Chankalian, who enjoyed the unreserved respect and esteem of the American-Armenian community and Armenian political parties, was appointed leader of the detachment consisting of American-Armenian volunteers, which was to join the Armenian Legion. The main dream of the Armenian soldiers was the formation of an autonomous Armenia under French mandate, at the cost of the blood to be sacrificed by them. The Armenian National Union formed in Egypt and the Armenian National Delegation had secured such a promise from the French authorities. The natives of Musa Dagh, who had found refuge in the seaside town of Port Said, Egypt, formed the nucleus of the Armenian, or Foreign Legion. On July 9, 1917, Chankalian, along with the volunteers under his charge, boarded a French ship headed for Marseilles. From there, he went to Port Said and joined the nucleus of the legion; all together, they departed for Cyprus, where volunteers from all parts of the world wishing to join the Foreign Legion were assembled for training.

The trained detachments were divided into three companies, or battalions. By order of General Allenby, the commander of the combined troops of the Allied powers operating on the Middle Eastern front, the Armenian volunteers were transported to Palestine on September 14, 1918, where five days later they went on the attack against the German and Turkish forces in Arara. The first line of the front, from the Mediterranean to the Jordan River, headed by Chankalian, was occupied by the detachments comprising the American-Armenian volunteers; with a minimum loss of life, they achieved the glorious victory at Arara.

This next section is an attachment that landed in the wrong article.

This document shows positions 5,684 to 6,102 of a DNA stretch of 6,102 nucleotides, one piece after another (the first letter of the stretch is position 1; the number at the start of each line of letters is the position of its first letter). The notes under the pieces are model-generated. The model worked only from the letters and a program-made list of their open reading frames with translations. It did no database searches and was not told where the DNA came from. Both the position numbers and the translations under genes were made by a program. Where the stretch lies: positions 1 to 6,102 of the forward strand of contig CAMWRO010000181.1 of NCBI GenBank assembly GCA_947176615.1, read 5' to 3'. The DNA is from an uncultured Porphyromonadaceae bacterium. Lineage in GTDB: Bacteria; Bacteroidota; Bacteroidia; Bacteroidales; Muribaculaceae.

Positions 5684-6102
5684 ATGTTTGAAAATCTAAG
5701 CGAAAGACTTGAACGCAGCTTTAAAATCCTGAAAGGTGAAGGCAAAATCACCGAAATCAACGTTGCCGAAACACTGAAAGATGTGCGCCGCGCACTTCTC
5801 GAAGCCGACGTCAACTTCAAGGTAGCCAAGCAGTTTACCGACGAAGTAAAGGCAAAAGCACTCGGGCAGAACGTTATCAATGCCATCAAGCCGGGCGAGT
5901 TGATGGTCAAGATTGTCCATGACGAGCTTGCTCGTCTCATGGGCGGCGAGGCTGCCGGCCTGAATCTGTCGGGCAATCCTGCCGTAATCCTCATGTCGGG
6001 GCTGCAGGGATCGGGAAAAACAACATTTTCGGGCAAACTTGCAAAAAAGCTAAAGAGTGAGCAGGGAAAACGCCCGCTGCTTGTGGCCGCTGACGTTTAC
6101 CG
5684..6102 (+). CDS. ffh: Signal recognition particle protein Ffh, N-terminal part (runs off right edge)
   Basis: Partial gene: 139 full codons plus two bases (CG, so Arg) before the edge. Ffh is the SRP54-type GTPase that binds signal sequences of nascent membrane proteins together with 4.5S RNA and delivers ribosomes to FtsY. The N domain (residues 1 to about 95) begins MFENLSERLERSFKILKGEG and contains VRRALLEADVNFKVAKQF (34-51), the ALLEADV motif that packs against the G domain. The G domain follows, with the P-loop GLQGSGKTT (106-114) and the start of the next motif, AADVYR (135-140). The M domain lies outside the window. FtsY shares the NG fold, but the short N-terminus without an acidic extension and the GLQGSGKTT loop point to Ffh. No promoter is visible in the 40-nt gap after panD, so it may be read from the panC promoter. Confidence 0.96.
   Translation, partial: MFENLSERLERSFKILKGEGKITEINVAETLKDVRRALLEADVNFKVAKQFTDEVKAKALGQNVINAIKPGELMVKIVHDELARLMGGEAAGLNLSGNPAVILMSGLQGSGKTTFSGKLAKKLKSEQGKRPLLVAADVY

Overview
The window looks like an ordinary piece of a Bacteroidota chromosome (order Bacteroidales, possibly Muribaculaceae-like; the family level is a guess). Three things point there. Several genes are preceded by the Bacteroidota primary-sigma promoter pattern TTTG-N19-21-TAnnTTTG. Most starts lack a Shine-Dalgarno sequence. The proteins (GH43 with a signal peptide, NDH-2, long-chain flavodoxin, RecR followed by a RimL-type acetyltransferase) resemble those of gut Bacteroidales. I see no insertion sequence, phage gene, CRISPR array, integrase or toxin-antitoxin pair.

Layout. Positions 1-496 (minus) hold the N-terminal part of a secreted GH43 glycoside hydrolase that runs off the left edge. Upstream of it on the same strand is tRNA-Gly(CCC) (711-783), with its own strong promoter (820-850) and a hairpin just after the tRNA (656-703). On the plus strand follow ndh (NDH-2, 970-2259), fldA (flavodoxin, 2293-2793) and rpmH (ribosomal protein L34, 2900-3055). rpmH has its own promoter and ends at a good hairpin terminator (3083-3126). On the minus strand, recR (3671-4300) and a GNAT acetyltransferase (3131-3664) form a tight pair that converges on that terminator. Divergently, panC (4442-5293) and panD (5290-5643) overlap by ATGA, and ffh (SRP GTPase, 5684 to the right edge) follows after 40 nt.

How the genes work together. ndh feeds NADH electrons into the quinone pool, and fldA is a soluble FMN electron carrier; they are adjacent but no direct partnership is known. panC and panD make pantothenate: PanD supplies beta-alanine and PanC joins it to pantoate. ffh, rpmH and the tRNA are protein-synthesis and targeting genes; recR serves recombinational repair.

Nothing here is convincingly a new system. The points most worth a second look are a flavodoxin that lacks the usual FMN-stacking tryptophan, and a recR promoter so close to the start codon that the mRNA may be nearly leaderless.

World War I ended in November 1918. The Armenian volunteers were transferred from the Palestinian front to Beirut. From there, British ships took them, in groups, via Alexandretta [Iskenderun] to the mountains and plains of Cilicia. The legionnaires were greeted in Adana with Armenian tricolor flags. The Turks already appeared to be disillusioned. In the overall prevailing atmosphere, it seemed an easy task to the fighters of the Armenian Legion to take all of Cilicia under their control. The execution of the plan to have an autonomous or independent Armenian Cilicia was undertaken with [Mihran] Damadian’s leadership. In order to crown such a plan as this with success, it was necessary to have a solid fighting force which could become a reality, with the assemblage of such battle-tested heroes as Chankalian, Antranig, Yegarian, [Yesayi] Yaghoubian, etc. However, the Allied powers had a different intention. They resorted to various measures, in order to prevent the entrance of Antranig, Yegarian, and the others into Cilicia.